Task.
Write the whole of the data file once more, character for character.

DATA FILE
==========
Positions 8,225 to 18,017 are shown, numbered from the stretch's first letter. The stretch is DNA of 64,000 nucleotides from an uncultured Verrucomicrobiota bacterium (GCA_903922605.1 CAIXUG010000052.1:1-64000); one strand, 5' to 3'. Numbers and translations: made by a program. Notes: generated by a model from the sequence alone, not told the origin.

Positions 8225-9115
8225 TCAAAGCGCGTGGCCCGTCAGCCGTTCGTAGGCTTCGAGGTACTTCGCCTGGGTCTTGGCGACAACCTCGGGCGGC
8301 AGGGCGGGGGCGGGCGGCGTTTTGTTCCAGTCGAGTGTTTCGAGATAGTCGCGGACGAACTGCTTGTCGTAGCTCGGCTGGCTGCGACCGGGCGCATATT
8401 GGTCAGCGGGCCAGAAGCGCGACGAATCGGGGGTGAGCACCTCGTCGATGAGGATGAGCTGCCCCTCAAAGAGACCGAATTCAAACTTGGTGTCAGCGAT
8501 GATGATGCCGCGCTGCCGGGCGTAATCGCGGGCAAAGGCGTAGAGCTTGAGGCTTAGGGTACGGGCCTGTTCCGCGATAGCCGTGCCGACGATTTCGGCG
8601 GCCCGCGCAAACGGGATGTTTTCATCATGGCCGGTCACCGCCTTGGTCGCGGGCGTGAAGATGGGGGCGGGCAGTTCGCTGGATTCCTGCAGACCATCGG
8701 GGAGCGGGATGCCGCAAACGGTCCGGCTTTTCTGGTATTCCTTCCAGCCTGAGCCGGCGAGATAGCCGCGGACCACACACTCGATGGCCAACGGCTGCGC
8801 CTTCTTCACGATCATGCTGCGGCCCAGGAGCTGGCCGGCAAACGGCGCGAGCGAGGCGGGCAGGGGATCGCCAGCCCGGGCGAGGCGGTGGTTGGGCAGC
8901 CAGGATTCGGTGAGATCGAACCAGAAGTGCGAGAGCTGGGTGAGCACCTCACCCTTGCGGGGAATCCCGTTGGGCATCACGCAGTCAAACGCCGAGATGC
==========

Positions 8,225 to 18,017 are shown, numbered from the stretch's first letter. The stretch is DNA of 64,000 nucleotides from an uncultured Verrucomicrobiota bacterium (GCA_903922605.1 CAIXUG010000052.1:1-64000); one strand, 5' to 3'. Numbers and translations: made by a program. Notes: generated by a model from the sequence alone, not told the origin.

Positions 8225-9115
8225 TCAAAGCGCGTGGCCCGTCAGCCGTTCGTAGGCTTCGAGGTACTTCGCCTGGGTCTTGGCGACAACCTCGGGCGGC
8301 AGGGCGGGGGCGGGCGGCGTTTTGTTCCAGTCGAGTGTTTCGAGATAGTCGCGGACGAACTGCTTGTCGTAGCTCGGCTGGCTGCGACCGGGCGCATATT
8401 GGTCAGCGGGCCAGAAGCGCGACGAATCGGGGGTGAGCACCTCGTCGATGAGGATGAGCTGCCCCTCAAAGAGACCGAATTCAAACTTGGTGTCAGCGAT
8501 GATGATGCCGCGCTGCCGGGCGTAATCGCGGGCAAAGGCGTAGAGCTTGAGGCTTAGGGTACGGGCCTGTTCCGCGATAGCCGTGCCGACGATTTCGGCG
8601 GCCCGCGCAAACGGGATGTTTTCATCATGGCCGGTCACCGCCTTGGTCGCGGGCGTGAAGATGGGGGCGGGCAGTTCGCTGGATTCCTGCAGACCATCGG
8701 GGAGCGGGATGCCGCAAACGGTCCGGCTTTTCTGGTATTCCTTCCAGCCTGAGCCGGCGAGATAGCCGCGGACCACACACTCGATGGCCAACGGCTGCGC
8801 CTTCTTCACGATCATGCTGCGGCCCAGGAGCTGGCCGGCAAACGGCGCGAGCGAGGCGGGCAGGGGATCGCCAGCCCGGGCGAGGCGGTGGTTGGGCAGC
8901 CAGGATTCGGTGAGATCGAACCAGAAGTGCGAGAGCTGGGTGAGCACCTCACCCTTGCGGGGAATCCCGTTGGGCATCACGCAGTCAAACGCCGAGATGC